The end. And a new beginning…
14 October. 2019 • Category: Running | Addiction | Authenticity | Mental Health | Mindfulness | Anxiety | Sobriety
It’s hard to give up something you love. Even when that something isn’t good for you. I know that although I was worried for a long time about the amount I was drinking, it was hard to admit and ask for help because I was terrified that it would be the end for me. I couldn’t imagine a life without wine. We are encouraged by the media, amongst other things, to see alcohol as a reward, and I knew I did. It was always there for me at the end of a hard day, to reward a good day, to relax. There was always a reason. And of course like as was proved yesterday when I ran a half marathon and was given a kids juice as I didn’t want the beer they were offering, all the cool kids drink. So I must be be very boring now! Excuse my sarcasm. I just find the stigma of alcohol as a reward very annoying now I am sober. But like I said, it wasn’t always that way.
I’ve had lots of people ask me for advice and I am more than happy to give it, but to be clear, I am not qualified as a addiction counsellor, I just have my own experiences to share. I hope they help someone. Other people’s experiences were always a help to me.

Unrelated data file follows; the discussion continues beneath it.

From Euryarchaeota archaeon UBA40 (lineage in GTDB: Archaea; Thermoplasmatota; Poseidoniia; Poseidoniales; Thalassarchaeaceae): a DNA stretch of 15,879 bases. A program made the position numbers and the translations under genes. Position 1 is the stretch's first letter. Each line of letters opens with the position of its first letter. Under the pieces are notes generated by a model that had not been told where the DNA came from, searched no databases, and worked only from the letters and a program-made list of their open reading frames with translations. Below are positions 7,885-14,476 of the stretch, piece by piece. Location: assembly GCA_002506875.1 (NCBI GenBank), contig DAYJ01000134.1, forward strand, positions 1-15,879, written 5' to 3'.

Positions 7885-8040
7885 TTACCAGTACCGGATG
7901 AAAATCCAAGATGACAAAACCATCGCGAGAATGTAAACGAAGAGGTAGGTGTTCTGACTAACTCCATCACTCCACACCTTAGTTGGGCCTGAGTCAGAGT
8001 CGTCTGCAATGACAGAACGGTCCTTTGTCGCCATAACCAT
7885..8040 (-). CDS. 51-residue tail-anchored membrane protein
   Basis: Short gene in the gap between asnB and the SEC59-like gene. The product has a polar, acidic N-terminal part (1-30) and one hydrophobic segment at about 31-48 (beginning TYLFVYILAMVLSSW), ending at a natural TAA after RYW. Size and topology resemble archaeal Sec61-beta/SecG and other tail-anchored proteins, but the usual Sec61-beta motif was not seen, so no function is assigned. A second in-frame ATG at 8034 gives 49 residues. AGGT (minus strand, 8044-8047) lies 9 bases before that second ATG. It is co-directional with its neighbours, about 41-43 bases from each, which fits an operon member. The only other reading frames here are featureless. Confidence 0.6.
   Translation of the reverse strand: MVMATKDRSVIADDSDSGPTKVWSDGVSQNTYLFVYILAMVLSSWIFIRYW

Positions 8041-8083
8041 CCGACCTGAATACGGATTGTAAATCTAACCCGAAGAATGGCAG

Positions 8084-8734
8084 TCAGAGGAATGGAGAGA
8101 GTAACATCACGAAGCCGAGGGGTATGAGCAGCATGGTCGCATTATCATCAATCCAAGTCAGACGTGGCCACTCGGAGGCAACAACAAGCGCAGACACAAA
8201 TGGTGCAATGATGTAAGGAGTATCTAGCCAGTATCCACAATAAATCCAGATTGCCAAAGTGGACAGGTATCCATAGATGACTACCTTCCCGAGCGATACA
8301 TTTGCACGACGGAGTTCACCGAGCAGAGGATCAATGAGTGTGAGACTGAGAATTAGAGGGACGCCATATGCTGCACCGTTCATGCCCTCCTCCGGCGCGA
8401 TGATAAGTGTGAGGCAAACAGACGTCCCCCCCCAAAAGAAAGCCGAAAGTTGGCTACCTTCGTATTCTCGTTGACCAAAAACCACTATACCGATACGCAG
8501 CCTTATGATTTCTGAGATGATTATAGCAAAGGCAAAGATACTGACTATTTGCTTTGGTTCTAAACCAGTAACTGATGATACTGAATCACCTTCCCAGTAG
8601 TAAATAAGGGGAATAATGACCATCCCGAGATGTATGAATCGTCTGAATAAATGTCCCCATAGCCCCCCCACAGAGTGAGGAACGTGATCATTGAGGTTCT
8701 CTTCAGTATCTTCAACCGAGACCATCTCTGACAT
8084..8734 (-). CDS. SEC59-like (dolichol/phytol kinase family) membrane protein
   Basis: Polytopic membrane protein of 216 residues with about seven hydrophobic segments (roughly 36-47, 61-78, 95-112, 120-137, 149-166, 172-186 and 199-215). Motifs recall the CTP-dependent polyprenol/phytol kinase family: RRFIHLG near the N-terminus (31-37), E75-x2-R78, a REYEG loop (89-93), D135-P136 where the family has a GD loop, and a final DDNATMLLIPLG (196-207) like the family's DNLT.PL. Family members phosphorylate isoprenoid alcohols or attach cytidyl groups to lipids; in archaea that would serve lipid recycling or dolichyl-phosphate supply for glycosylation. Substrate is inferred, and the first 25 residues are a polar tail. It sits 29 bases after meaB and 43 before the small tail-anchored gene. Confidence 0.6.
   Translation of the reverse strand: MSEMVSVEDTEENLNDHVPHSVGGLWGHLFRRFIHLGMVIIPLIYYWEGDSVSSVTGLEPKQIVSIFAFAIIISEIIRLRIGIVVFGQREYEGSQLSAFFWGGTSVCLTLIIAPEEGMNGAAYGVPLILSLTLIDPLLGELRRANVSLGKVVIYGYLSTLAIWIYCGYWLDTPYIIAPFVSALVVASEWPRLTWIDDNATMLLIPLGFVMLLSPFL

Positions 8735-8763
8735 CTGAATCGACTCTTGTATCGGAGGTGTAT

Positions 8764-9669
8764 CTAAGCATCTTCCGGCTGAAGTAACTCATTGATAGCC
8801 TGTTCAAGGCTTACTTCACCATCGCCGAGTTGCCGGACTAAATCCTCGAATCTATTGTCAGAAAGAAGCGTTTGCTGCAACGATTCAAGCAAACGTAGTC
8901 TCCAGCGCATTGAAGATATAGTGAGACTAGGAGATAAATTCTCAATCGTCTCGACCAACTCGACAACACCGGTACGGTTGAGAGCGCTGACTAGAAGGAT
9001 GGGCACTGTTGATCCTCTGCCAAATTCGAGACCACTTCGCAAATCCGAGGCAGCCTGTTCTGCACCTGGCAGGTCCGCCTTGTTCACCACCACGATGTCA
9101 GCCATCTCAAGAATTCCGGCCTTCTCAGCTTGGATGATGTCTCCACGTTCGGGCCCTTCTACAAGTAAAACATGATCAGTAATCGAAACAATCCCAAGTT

The first time I managed to stop drinking I convinced myself that moderation was the key. After all, there are so many people out there who drink for fun and seem to be fine. I was wrong. It happens so quickly, one glass becomes two or three. Suddenly you are back where you were or worse. For me moderation just isn’t an option. It takes all the confusion and guilt out of it if I just remove it completely. But that’s just me, I can’t say what would work for you.
I’ve been asked how you stop a loved one who has a problem. Simple answer? You don’t. It might not be nice to hear, but until someone is ready to stop drinking they won’t. If you try to stop someone who isn’t ready, then they will end up resenting you. They might end up feeling more alone than they already do. Dependency is isolating.
It’s a slow process, there is no right or wrong, but I believe when you realise you have a problem and can admit it, you are on the right path. At the beginning of that path though, you find you have a very long way to go. Your whole life needs to be reworked. You can’t just stop drinking and expect things to be fixed. Dependency takes a lot of your hours and you need to find things to fill the void so you don’t slip back. Hobbies, self-care, there is so much you can do, but it’s weird to have the time suddenly. I also found my mind got chaotic. When I stopped drinking I unleashed it from the years I had spent dampening it down with wine. My anxiety was released with a vengeance! Learning to be quiet and still was a challenge, I felt I should always be busy.
I guess what I am trying to say is stick with it. It isn’t easy, but it is so worth it. Amazingly worth it. Just start at day one and remember to be kind to yourself.
Much love and as always, thank you for reading.